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More grim news about climate change comes in two separate reports out this week.
A report released early today by the United Nations’ World Meteorological Association showed levels of greenhouse gases in the atmosphere at a record high in 2013, fueled by an alarming surge in carbon dioxide. Concentrations of this gas rose more between 2012 and 2013 than in any other year since 1984. Methane and nitrous oxide also reached new highs last year.
“The laws of physics are non-negotiable. We are running out of time.” — WMO Secretary-General Michel JarraudThese record gas levels come from still-rising emissions put in the atmosphere by humans, but also a reduced ability by the Earth’s plants, oceans and soil to soak up and absorb that carbon.
“Past, present and future CO2 emissions will have a cumulative impact on both global warming and ocean acidification,” said WMO Secretary-General Michel Jarraud in a statement that accompanied the report. “The laws of physics are non-negotiable. We are running out of time.”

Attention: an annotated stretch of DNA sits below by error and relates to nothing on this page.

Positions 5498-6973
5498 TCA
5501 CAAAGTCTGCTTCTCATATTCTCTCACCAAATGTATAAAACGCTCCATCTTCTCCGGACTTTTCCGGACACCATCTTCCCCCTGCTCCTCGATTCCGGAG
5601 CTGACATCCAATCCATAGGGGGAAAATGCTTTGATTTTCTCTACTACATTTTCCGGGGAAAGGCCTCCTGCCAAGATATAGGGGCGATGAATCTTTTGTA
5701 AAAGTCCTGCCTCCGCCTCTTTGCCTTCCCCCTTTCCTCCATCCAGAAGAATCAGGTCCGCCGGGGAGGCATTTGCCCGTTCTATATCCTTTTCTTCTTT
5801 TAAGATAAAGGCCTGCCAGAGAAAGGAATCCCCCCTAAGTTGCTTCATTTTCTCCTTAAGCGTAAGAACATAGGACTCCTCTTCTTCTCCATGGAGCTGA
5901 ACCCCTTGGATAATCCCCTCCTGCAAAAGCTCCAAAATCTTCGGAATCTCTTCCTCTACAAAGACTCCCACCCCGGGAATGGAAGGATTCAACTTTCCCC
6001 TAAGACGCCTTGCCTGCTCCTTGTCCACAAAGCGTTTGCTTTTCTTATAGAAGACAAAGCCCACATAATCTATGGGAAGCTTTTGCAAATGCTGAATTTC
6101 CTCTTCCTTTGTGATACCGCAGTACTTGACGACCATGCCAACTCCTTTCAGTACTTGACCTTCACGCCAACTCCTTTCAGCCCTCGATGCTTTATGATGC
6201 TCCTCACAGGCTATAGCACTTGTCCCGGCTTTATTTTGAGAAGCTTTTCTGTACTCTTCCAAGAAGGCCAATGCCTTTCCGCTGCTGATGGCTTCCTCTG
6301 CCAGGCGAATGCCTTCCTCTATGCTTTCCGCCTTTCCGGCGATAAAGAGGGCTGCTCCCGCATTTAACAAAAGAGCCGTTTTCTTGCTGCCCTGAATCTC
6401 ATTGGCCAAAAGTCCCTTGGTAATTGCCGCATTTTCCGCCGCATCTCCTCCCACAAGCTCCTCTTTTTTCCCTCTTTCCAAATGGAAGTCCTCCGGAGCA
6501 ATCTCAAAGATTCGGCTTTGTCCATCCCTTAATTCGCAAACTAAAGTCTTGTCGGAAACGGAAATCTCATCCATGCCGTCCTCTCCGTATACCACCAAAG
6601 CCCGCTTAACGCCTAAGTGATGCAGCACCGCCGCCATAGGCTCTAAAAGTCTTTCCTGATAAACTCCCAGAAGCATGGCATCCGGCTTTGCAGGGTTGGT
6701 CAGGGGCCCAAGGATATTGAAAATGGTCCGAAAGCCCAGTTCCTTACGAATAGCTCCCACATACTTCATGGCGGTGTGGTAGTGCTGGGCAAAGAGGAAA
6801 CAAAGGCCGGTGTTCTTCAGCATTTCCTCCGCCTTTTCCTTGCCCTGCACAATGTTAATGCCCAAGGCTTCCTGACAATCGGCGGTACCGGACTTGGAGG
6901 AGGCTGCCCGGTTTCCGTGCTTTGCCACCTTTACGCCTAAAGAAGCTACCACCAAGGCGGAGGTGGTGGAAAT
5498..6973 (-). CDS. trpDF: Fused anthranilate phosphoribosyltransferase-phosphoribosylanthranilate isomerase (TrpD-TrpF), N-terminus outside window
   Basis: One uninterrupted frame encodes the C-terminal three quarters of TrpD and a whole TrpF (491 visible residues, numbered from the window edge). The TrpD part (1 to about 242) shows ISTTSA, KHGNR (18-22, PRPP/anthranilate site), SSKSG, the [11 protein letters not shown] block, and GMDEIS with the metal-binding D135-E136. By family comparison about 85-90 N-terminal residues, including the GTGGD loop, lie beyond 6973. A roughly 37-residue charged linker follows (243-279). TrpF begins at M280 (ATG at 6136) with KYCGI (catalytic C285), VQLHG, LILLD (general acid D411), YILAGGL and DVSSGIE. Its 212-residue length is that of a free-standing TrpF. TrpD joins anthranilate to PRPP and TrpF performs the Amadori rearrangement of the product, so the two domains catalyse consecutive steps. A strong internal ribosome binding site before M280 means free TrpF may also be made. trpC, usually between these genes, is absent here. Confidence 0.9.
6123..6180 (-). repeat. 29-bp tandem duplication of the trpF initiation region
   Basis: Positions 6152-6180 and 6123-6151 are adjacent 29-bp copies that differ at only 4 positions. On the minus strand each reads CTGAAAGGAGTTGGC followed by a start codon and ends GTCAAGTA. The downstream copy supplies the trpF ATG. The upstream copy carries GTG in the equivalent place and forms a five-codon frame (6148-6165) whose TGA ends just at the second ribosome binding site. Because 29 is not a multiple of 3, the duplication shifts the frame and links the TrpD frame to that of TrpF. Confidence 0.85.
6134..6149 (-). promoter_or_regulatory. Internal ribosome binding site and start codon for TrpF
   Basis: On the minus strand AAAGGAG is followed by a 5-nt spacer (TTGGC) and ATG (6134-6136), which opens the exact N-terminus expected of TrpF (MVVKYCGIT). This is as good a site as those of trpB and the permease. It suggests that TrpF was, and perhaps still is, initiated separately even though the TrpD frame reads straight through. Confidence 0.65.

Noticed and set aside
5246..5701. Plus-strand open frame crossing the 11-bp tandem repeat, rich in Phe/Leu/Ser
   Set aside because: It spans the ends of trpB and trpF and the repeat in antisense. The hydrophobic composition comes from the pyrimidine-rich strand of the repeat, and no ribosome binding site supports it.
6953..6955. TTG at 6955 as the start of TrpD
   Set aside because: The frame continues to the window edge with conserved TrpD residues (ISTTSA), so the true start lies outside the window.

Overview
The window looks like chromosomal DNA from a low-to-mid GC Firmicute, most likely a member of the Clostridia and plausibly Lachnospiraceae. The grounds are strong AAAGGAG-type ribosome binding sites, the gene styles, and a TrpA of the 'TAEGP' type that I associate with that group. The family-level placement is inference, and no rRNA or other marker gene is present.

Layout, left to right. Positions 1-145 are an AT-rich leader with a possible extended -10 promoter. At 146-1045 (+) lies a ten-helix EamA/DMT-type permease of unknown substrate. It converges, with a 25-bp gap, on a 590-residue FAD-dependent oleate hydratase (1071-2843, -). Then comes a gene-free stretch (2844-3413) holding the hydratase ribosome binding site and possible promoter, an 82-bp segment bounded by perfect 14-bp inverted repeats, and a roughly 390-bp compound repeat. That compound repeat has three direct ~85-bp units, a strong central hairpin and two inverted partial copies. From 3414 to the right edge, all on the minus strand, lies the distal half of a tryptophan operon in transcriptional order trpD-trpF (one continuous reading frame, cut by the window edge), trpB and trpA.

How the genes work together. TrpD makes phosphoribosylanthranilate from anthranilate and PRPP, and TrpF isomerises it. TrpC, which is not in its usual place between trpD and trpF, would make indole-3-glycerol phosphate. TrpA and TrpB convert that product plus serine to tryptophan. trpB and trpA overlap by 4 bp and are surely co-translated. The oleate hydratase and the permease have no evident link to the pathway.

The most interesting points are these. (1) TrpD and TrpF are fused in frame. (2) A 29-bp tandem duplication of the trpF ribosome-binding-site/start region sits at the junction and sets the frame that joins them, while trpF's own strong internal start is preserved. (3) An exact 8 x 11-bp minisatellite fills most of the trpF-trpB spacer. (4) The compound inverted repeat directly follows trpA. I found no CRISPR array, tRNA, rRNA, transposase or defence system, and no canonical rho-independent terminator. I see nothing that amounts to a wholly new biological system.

This comes just weeks before the United Nations Climate Summit, to be held in New York City on Sept. 23.
Meanwhile, the bald eagle, the burrowing owl, the cerulean warbler and the white-throated sparrow are among the North American birds facing severe population decline caused by climate change, according to a separate report released Monday by the Audubon Society.
After analyzing 30 years of climate data, scientists concluded that the survival of more than half of the 588 bird species studied are in danger. Audubon reports: “Our models indicate that 314 species will lose more than 50 percent of their current climatic range by 2080.”
This means they’ll be driven to smaller spaces and forced to find new habitat. If they can’t, many could become extinct.
“Common sense will tell you that with these kinds of findings, it’s hard to believe we won’t lose some species to extinction,” David Yarnold, the president of the National Audubon Society told the New York Times. “How many? We honestly don’t know. We don’t know which ones are going to prove heroically resilient.”
Jenny Marder is a senior science writer for NASA and a freelance journalist. Her stories have appeared in the New York Times, the Washington Post and National Geographic. She was formerly digital managing editor for the PBS NewsHour.
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